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Vermont: State can keep Dean records sealed

Attorney general's filing made with state's superior court

Howard Dean tours Venture Industries, which makes car parts in Seabrook, New Hampshire, on Tuesday. The state's UAW chapter has announced it will endorse Dean.
Howard Dean tours Venture Industries, which makes car parts in Seabrook, New Hampshire, on Tuesday. The state's UAW chapter has announced it will endorse Dean.

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(CNN) -- The state of Vermont has indicated it will defend former Gov. Howard Dean's right to keep his records sealed.

In a filing Tuesday with the Vermont Superior Court, Attorney General William Sorrell asked the court to dismiss the complaint filed by Washington-based group Judicial Watch, which is seeking to unseal the records.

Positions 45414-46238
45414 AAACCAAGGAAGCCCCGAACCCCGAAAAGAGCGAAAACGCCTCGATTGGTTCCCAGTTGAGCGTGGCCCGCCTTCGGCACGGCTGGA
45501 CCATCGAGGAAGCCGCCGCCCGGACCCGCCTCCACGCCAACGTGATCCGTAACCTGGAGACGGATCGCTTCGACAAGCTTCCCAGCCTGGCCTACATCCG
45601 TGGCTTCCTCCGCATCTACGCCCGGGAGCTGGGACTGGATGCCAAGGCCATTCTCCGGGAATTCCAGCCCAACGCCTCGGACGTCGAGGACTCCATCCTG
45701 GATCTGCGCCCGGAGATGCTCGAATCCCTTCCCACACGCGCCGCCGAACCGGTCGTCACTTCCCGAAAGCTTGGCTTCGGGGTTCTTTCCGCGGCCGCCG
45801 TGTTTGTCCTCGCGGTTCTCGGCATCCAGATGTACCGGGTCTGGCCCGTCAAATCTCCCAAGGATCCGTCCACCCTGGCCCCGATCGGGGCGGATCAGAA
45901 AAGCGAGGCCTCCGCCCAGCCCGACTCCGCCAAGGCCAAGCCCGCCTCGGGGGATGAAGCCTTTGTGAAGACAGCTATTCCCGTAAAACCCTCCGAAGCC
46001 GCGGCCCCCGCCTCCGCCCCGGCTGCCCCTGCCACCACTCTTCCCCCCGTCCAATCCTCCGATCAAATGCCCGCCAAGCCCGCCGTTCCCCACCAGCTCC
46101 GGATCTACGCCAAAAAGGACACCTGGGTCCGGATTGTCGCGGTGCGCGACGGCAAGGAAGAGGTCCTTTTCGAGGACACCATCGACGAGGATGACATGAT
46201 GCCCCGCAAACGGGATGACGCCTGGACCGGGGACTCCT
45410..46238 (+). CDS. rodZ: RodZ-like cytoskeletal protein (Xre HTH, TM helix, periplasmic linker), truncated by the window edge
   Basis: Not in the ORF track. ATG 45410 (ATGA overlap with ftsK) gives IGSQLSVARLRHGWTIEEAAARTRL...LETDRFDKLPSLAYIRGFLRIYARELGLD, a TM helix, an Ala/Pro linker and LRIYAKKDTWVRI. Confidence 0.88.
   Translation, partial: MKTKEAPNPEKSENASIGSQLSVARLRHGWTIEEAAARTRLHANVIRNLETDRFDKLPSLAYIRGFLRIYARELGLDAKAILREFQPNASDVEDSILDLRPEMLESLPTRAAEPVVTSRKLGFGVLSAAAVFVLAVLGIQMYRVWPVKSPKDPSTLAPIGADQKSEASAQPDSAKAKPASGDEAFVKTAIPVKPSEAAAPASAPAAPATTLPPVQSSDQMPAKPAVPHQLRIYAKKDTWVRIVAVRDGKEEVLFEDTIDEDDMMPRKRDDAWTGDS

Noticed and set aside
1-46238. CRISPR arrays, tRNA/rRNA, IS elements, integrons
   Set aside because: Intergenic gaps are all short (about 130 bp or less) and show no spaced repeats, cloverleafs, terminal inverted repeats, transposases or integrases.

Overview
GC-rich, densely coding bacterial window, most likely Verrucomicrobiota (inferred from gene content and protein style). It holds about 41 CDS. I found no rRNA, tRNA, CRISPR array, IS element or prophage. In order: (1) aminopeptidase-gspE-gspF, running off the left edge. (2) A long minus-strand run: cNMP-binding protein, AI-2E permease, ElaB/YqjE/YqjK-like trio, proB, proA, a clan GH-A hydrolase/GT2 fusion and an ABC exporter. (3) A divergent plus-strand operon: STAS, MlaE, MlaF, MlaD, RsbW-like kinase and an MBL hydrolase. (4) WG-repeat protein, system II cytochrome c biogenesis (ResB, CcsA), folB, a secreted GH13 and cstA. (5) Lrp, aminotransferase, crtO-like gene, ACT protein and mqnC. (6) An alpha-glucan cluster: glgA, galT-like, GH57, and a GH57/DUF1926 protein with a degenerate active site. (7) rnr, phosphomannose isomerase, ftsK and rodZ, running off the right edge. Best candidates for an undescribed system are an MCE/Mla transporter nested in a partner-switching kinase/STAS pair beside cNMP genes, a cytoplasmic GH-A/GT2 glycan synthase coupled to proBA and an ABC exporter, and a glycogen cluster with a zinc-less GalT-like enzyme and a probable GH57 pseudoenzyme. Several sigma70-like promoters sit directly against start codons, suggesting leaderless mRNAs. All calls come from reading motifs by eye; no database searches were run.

"Judicial Watch Inc. is not presently entitled to inspect the gubernatorial papers that were sealed by Governor Dean," the filing said.

The terms for sealing 145 boxes of documents were agreed upon by Dean and the secretary of state in a memorandum of understanding that was attached to the filing.

The state filing states that two governors before Dean sealed some of records, as well.

Dean's records are to be sealed until January 10, 2013.

The sealing of the records has been used by various Democratic candidates -- including Joe Lieberman -- to criticize Dean.

"Howard Dean likes to present himself as a straight talker. But he took an extra long walk from straight talk when he sealed his records as governor and recalled his letters from state agencies just to avoid potential political embarrassment," Lieberman said in a statement released earlier this month.

In an interview with Vermont Public Radio in January, Dean insinuated the records were sealed to protect him.

"Well, there are future political considerations. You wouldn't want anything embarrassing appearing in the papers at a critical time in any future endeavor," Dean said.

Since then he has dismissed the remark and said he will leave it up to the court to decide the fate of the records.


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